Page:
Obama Victory: Perspectives

. Nov 5, 2008

The champagne bottles were out, the smiles were immensely displayed, and elation swept the room as heavily as sleet. This was the scene of my place last night, within the Washington, D.C. area, where finally the ominous environment was penetrated by a light of hope. Yes, it probably was a bit too early to celebrate, but can you blame us? Obama had solidified Ohio, the greatest statistical indicator for a Republican victory, not to mention the fact that the Redskins lost the night before. (In the last 15 elections, whenever the Redskins lost the home game prior to the election, the incumbent party, in striking correlation, also lost the election for the presidency.)


This was a victory not only for minorities, but for everyone – a stark indication that progression was grappling America, a new and optimistic harbinger for things to come. Only until now could we finally say that the person holding the highest office in the US (as well as the world) was not wholly (both societally and color-wise) white, was not from a legacy, and was not entirely American-bred. Rather, Obama represents a hodge podge of ideas, of influences, of varying dynamics. He is unique and yet he is all of us, a collective force that allows for compromise and the appreciation of perspectives.

And however you categorize him, the importance of this election is immediate – and palpable. While some may have decried the fact that he was not "black" enough, little did these people realize the history of this country: that even one single drop of any non-White blood ostracized an individual below humanity. The so-called one-drop rule, which absolutely affected black Americans to the point of dehumanization, also affected those of other colors – for Latinos, Native Americans, Asians, and even for certain Whites who were not considered part of the traditional category of white people.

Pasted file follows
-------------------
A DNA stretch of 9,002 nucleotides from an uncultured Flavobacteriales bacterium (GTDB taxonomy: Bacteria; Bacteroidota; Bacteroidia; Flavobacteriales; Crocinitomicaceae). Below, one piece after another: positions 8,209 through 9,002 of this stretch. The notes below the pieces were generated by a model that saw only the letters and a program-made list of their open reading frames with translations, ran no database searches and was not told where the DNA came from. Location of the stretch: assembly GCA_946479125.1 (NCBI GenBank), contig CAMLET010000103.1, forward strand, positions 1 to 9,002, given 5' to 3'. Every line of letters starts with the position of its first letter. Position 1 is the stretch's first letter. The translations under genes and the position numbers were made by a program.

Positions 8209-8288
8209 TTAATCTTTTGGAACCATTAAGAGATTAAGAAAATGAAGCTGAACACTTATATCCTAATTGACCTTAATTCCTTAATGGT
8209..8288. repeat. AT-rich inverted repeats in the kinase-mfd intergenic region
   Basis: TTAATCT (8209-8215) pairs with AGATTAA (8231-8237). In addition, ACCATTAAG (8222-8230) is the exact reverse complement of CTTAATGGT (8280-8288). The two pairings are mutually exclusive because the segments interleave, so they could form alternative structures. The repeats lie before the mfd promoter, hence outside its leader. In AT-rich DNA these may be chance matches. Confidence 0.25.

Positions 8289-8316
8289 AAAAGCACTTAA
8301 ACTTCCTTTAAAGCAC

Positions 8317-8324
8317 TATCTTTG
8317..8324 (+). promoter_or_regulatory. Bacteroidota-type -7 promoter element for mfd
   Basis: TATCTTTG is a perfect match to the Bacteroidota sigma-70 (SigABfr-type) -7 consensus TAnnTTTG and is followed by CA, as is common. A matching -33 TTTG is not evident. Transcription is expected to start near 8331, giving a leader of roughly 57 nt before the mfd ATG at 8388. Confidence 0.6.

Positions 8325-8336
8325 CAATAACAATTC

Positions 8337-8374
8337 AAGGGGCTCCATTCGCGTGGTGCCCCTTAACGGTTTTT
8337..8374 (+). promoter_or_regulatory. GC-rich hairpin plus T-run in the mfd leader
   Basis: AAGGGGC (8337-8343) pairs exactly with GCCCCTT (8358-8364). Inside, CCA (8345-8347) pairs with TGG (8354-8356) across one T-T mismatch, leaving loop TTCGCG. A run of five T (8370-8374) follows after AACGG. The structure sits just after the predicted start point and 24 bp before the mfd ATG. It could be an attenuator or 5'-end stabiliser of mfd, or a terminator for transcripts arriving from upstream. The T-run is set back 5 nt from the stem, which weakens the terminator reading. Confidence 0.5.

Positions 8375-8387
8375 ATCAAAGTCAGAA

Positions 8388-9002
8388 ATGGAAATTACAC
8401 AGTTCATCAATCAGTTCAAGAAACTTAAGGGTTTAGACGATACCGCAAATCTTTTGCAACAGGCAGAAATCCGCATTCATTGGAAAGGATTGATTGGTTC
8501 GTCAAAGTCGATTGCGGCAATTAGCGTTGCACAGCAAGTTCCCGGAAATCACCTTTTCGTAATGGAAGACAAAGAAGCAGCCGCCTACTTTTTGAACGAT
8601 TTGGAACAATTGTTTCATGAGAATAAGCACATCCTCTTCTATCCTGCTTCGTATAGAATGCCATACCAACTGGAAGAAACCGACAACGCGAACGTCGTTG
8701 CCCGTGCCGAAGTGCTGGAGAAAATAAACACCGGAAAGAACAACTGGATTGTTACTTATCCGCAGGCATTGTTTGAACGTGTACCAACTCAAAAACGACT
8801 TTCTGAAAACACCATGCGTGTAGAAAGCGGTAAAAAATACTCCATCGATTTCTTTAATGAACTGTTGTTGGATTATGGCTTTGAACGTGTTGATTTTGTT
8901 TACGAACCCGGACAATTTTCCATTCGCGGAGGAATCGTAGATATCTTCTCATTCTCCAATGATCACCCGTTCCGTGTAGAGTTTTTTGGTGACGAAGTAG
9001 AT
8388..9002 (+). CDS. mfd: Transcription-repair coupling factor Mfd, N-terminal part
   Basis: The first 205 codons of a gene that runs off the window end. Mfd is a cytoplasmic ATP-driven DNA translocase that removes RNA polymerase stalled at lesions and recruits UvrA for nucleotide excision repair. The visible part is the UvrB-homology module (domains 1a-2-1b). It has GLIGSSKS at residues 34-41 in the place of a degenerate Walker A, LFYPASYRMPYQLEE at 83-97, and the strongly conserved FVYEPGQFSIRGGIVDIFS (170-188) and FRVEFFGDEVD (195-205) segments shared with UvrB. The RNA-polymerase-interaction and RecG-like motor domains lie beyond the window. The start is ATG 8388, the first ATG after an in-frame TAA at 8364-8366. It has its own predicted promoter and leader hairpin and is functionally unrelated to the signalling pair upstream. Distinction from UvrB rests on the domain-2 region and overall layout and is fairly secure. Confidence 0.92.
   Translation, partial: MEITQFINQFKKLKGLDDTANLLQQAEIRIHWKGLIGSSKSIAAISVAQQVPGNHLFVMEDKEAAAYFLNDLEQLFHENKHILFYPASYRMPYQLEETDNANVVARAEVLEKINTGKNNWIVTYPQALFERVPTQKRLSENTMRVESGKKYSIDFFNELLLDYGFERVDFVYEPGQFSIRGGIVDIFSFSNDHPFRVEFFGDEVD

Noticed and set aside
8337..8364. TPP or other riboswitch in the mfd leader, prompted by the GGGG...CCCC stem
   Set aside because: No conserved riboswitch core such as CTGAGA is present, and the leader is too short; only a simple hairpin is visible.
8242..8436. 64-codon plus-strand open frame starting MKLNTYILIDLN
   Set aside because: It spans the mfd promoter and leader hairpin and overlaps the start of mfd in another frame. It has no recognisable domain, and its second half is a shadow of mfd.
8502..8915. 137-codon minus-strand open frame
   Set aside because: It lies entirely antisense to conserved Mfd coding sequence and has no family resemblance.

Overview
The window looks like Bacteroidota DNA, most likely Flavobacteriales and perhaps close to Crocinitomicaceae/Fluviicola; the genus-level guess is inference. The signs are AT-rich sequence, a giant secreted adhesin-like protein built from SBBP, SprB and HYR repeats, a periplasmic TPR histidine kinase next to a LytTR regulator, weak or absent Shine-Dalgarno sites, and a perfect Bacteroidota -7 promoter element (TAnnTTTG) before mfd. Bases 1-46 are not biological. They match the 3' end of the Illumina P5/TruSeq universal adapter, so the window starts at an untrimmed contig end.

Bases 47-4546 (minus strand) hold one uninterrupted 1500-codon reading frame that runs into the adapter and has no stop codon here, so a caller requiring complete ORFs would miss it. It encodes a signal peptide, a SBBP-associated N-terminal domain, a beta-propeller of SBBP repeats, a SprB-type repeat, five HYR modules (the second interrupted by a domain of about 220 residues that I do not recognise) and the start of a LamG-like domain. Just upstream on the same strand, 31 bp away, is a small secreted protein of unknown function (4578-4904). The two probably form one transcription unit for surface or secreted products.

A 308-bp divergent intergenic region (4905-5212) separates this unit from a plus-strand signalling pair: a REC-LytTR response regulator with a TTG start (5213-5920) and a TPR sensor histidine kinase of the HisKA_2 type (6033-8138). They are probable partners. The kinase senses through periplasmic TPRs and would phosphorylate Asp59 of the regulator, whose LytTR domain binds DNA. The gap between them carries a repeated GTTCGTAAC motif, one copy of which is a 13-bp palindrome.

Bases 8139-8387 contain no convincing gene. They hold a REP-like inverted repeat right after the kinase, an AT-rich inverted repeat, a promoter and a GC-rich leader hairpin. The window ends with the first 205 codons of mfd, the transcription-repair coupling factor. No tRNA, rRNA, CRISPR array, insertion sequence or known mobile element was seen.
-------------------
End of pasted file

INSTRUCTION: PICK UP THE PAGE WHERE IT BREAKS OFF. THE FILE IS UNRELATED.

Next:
For me personally, this election is huge in many respects. The impact is significant if only because I work in Washington, D.C., and will feel the not-so-late drive of change right in the heart of the city, with my clients wondering what is to come. Additionally, it questions the very core of the status quo. What I mean is this underscore to drive color-blindness as if that is the right solution . . . even when it is not! We must question why, for instance, in my profession in D.C., minorities make up just a little over 10%, and even then, as you look up the ladder in the higher positions, minorities make up only 6%. For a mixed-race American, who has lived overseas in a highly racialized environment and who sees the underlying unconscious discrimination occurring in America, Obama is perhaps the fortune I (and many others) need. While this election does not necessarily signify drastic improvement over the next few years in the area of minority involvement, it is a step in the right direction – a step for all humanity, in the US and in the world.